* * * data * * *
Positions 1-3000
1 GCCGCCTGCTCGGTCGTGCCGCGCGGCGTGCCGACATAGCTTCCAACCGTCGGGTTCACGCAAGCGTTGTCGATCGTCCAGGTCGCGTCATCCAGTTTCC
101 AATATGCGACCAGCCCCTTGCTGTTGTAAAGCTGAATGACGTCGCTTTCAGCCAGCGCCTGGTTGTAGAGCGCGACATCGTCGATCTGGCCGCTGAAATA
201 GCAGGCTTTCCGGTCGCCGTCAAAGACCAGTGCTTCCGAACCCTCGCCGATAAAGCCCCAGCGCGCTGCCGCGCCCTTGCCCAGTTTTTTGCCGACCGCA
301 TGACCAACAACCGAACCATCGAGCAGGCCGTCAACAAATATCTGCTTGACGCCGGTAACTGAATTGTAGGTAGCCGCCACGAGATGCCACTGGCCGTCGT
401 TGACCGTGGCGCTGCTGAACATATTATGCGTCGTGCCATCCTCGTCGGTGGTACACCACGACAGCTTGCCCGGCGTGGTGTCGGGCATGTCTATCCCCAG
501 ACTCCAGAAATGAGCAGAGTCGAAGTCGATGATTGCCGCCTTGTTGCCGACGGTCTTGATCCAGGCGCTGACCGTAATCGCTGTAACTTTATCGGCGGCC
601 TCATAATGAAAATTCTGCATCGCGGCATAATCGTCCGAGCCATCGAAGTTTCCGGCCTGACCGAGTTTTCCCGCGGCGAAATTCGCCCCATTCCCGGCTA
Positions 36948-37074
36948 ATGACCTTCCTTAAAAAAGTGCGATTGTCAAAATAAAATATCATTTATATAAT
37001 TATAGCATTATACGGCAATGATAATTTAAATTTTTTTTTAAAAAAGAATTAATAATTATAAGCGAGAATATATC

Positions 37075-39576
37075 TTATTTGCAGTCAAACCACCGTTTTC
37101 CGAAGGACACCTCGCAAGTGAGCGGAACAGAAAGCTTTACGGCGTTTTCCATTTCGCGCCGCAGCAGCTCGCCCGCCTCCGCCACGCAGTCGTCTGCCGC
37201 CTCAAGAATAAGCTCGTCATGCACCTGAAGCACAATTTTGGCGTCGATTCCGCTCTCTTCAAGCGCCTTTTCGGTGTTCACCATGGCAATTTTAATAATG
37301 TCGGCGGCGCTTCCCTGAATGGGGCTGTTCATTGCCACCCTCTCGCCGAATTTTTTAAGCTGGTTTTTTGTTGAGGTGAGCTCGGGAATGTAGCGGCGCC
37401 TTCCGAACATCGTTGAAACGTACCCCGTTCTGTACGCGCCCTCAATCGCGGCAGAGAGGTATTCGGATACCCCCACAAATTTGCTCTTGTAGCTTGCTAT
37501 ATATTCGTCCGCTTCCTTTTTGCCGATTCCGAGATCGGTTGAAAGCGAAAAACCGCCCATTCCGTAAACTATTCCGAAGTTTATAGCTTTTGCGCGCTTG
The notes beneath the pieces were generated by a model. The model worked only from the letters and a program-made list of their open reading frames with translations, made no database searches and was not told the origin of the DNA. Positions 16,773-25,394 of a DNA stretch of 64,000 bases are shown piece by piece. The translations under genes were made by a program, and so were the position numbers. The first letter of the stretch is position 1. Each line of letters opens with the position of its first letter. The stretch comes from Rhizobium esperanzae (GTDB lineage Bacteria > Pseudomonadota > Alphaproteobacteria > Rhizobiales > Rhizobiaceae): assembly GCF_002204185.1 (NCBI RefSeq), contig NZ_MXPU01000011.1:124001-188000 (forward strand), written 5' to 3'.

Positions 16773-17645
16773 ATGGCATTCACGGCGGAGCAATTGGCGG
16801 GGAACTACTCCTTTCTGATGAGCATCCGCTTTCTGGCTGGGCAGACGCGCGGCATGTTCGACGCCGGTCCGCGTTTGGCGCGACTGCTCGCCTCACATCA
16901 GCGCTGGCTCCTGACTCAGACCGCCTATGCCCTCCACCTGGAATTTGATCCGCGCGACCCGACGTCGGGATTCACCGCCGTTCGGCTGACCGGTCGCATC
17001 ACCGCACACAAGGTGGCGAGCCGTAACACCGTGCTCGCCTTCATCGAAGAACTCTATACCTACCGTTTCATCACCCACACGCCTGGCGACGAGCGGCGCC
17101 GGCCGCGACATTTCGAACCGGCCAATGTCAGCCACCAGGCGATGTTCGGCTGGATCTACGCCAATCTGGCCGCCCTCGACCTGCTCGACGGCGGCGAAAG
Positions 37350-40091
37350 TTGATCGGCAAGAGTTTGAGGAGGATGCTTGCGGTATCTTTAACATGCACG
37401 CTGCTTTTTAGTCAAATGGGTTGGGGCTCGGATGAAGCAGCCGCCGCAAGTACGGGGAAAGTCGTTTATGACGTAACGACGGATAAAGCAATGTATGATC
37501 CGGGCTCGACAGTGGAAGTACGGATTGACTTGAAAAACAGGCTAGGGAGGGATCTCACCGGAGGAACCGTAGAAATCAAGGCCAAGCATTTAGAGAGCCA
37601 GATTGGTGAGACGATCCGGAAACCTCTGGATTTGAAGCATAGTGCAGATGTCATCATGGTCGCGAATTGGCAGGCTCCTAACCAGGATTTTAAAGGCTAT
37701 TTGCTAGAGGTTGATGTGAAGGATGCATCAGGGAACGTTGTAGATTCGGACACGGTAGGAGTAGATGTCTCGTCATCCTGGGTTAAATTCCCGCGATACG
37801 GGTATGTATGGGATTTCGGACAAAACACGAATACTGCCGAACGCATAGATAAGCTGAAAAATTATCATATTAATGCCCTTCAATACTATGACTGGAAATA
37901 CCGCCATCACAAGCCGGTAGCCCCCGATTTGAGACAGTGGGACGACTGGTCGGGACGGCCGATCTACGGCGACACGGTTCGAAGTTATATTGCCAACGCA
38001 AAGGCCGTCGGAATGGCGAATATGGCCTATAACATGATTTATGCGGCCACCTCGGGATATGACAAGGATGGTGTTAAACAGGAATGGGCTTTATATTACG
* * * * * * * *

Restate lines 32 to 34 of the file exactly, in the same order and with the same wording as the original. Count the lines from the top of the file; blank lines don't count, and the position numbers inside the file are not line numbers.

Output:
37801 GGTATGTATGGGATTTCGGACAAAACACGAATACTGCCGAACGCATAGATAAGCTGAAAAATTATCATATTAATGCCCTTCAATACTATGACTGGAAATA
37901 CCGCCATCACAAGCCGGTAGCCCCCGATTTGAGACAGTGGGACGACTGGTCGGGACGGCCGATCTACGGCGACACGGTTCGAAGTTATATTGCCAACGCA
38001 AAGGCCGTCGGAATGGCGAATATGGCCTATAACATGATTTATGCGGCCACCTCGGGATATGACAAGGATGGTGTTAAACAGGAATGGGCTTTATATTACG